I was impressed by all the lush vegetation and green space on the resort. While the lawns and shrubs around the buildings and pool were all clipped and manicured, the areas around the fringes – particularly around the cliff and the area near the beach entrance – were allowed to grow more naturally, although I suspect this may change in the future as the resort was busily building another pool near a large grove of trees. Still, there were lots of trees and shrubs to attract a variety of birds, and even the blossoms of the hedges attracted a good number of butterflies. This was quite different from the resort we stayed at in Mexico, which was much smaller, and had a higher concrete-to-grass ratio.

Occidental Papagayo

Occidental Papagayo

Walkway on the resort

As I was trying to get a photo of the Magpie Jay someone came along and said there was a family of Howler Monkeys in a grove of mango trees down the path. I followed and saw the monkeys high up among the leaves. They looked black in the shadows, and I saw a couple of smaller individuals that looked like babies! I tried to get some photos but it was fairly dark beneath the trees with dark clouds moving in.

Mantled Howler Monkey

Mantled Howler Monkey

Then the movement of something smaller in tree caught my attention, and I saw a bird ambling along the tree trunk. It had a white belly and black and white barring on its back, but when I saw the reddish patch on the back of its neck I immediately knew what it was – a Rufous-naped Wren, the second most common bird in Guanacaste according to eBird. These birds are common in the northern Pacific, inhabiting middle and lower levels of dry forest, second growth, and gardens near human habitations. It has a few different calls, though the one I heard most often was a whistling call that sounds like a Whip-poor-will. Unlike the wrens of Ottawa, it was large and conspicuous, looking more like a Downy Woodpecker and acting more like a nuthatch than a wren.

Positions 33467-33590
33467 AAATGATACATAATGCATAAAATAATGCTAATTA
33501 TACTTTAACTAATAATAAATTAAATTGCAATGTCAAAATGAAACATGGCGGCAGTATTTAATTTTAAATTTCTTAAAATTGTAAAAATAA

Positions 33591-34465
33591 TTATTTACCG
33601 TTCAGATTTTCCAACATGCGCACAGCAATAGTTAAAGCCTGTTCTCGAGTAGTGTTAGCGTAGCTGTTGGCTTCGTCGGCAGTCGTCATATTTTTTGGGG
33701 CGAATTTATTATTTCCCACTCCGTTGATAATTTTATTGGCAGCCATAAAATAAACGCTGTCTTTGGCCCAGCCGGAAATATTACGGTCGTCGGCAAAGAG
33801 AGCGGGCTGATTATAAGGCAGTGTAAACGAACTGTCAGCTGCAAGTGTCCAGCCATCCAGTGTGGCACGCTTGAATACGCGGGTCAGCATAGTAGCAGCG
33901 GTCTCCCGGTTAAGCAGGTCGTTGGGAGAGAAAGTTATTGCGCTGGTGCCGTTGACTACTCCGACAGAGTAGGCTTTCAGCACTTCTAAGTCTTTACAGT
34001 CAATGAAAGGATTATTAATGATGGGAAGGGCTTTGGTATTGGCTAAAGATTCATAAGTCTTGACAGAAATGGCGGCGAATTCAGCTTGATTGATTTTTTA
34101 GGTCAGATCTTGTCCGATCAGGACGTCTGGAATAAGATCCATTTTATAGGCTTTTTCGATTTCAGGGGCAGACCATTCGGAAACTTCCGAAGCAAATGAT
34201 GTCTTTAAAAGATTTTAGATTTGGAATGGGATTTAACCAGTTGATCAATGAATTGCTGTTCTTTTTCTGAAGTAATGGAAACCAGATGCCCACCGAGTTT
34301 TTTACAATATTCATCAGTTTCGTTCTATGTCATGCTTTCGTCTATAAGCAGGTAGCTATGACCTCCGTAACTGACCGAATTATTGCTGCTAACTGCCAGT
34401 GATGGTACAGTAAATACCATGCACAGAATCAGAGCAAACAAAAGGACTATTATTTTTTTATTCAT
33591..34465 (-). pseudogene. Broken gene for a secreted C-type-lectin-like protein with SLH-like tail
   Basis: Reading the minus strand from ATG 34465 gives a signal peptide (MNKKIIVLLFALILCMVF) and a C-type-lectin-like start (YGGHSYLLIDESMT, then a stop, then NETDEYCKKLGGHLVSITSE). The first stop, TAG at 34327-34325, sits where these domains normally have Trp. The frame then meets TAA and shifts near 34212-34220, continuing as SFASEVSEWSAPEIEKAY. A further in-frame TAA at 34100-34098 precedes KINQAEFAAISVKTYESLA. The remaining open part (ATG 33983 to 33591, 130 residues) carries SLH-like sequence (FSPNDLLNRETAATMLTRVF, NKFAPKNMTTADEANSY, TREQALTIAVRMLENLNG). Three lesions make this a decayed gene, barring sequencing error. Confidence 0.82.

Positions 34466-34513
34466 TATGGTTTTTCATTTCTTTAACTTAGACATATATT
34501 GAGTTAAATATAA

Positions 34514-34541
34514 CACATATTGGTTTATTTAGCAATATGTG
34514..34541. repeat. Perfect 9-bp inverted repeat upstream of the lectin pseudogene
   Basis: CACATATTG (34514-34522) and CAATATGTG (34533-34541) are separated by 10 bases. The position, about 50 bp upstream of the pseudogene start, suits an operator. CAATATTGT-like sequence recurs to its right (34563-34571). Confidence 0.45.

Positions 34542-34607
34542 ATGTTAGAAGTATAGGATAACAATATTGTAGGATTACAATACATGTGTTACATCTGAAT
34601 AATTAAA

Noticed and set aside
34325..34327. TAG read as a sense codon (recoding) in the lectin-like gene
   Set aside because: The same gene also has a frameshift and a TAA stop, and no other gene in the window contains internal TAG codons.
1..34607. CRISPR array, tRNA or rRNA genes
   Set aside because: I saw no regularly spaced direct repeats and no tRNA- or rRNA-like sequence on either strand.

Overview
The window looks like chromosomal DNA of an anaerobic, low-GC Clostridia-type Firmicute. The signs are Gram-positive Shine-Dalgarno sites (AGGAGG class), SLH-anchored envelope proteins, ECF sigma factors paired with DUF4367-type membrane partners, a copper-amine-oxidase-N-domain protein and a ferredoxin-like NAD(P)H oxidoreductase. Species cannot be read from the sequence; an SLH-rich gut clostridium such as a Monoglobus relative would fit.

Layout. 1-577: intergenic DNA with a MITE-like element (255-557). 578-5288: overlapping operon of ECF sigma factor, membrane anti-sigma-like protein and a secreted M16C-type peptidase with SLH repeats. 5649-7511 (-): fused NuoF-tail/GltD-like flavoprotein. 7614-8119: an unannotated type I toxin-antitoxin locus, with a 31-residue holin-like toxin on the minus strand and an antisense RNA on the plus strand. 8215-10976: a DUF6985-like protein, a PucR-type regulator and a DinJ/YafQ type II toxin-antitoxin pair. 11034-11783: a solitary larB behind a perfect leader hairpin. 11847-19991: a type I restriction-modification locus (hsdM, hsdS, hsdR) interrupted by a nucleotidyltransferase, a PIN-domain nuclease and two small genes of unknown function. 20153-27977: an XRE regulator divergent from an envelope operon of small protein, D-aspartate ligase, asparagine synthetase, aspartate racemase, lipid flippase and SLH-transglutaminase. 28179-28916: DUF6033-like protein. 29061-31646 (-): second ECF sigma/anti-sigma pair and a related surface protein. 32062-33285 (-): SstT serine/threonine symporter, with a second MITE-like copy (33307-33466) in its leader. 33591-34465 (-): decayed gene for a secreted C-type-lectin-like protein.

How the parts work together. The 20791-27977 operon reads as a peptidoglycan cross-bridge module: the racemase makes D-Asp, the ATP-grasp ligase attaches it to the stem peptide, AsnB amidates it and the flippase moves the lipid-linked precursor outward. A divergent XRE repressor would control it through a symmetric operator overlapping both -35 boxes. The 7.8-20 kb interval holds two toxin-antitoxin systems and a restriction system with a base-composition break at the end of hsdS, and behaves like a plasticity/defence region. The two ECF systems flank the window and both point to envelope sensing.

Rufous-naped Wren

I headed back to my room after that, stopping when I saw a squirrel sitting on a tree trunk. It was initially running down the tree, but stopped when it saw me. I thought it might turn around and disappear, but apparently it is as used to humans as the squirrels back home. The unique colours identified it as a Variegated Squirrel, a species that comes in black, white, and red, or mixtures of each colour. The dark line down the back and the frosted white tail help to identify this species. It is the largest squirrel in Costa Rica, and is both common and widespread. It was about as large as our Eastern Gray Squirrels back home, and its body structure was very similar.

Variegated Squirrel

I got one more life bird on my way back to the room, an Orange-fronted Parakeet eating fruit in a mango tree. I got good looks at the yellow eye-ring, the blue crown, and the orange patch above its bill as it fed. For the first time I felt I was in the tropics, and I enjoyed watching it eat.

Orange-fronted Parakeet